Robert Fritchey

When New Moon Press first released Wetland Riders in 1994 the book was so far ahead of its time that—nearly 25 years later—it still is!

The groundbreaking text was the first and only popular work to document the origins and tactics of the Coastal Conservation Association, a corporate-backed “non-profit” that’s shutting off the public’s access to many choice wild-caught fish.

Wetland Riders was the first and only popular work to expose that—contrary to public perception and countless media reports—recreational fishing often has a far greater impact on fish populations than does commercial fishing.

Wetland Riders was the first and only popular work to have deconstructed the diverse recreational fishing industry.

Wetland Riders was the first and only popular work to have exposed how the public’s trust in “conservation” has been exploited to win a bigger slice of the fishery pie.

Wetland Riders was the first and only popular work to document the very first national-level campaign by a media organization to “educate” the American public about its fisheries.

Wetland Riders was the first and only popular work to have advanced a sustainable funding initiative by the commercial industry to acquire and enhance coastal fishery habitat.

Wetland Riders was the first and only popular work to have promoted the equitable allocation of contested fish species.

With facts provided by unbiased, publicly funded fishery scientists and natural resource economists, supplemented with several first-person accounts by family fishermen, Wetland Riders captures the essence of Louisiana’s traditional coastal fishing culture during the transformational 1980s and 1990s.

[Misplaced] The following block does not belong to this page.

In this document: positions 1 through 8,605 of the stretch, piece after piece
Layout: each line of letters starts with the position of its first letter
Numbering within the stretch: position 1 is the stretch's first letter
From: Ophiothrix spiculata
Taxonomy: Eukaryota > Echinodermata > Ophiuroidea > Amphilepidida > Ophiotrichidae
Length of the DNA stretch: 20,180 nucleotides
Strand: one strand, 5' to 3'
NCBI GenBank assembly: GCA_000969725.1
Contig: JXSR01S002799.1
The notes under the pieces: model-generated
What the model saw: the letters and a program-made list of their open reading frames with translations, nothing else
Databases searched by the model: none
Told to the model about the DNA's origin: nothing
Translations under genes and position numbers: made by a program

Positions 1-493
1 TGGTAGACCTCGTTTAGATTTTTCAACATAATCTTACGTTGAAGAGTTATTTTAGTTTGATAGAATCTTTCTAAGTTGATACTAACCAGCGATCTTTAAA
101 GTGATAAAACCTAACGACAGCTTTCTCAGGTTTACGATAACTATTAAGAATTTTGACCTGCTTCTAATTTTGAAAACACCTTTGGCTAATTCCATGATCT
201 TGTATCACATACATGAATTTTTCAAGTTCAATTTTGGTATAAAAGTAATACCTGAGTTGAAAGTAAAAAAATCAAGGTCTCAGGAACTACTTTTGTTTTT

Containing 401 pages, more than 80 black & white photographs and illustrations, notes, and an extensive bibliography, Wetland Riders—ISBN 0-9636215-0-5—retails for $14.95 from Amazon.com and better bookstores. Available in paper only. Quantity discounts are available directly from publisher.

Here’s what some readers have said about the book:


“A very clear and concise description of what is happening to fishermen throughout the developed world.” – Ausmarine, Southbank, Australia

“‘Wetland Riders’ reduces the struggle over nets and fish to an issue of power.” – The Onlooker, Alabama

“The recent passage of net bans in Florida and Louisiana and efforts to pass a net ban in Mississippi has sparked interest in the new book that provides insight into the powerful sport fishing industry. It provides fascinating historical information…that has rarely been presented in the mainstream press.” – The Mississippi Press

“Readable chronology of the past 20 years, pitting a declining cadre of commercial folks against a growing army of recreationists.” – Fisheries, American Fisheries Society

“His book describes the rise of the Coastal Conservation Association and the efforts it and its member groups have made to ban nets in several states including Florida and Louisiana.” – Tradewinds, North Carolina

“Although Fritchey admits freely that he is ‘certainly in favor of preserving commercial fishing,’ his book is a balanced look at the survival fight of commercial fishermen and their numerous battles, particularly with the politically powerful Gulf Coast Conservation Association.” – The Sun Herald, Mississippi

“It’s an exposé of a movement that is destroying the seafood industry around the coasts of America, threatening the availability of saltwater fish to restaurants and consumers. This is an issue that promises to gain momentum in the near future.” – New Orleans Magazine

“Recreational fishermen may not agree with Fritchey’s position, but they would do well to read the book. It will certainly provoke thought—and maybe a little debate.” – National Fisherman

“A truly spectacular job connecting the dots that have led to the ruin of many hard working, tax-paying American fishermen, and have left the marsh habitat they depend on in sad shape.” – Britton Shackelford, North Carolina Watermen United

“A book that tells it like it is.” – John Huskey, Jr., commercial fisherman, Galveston, Texas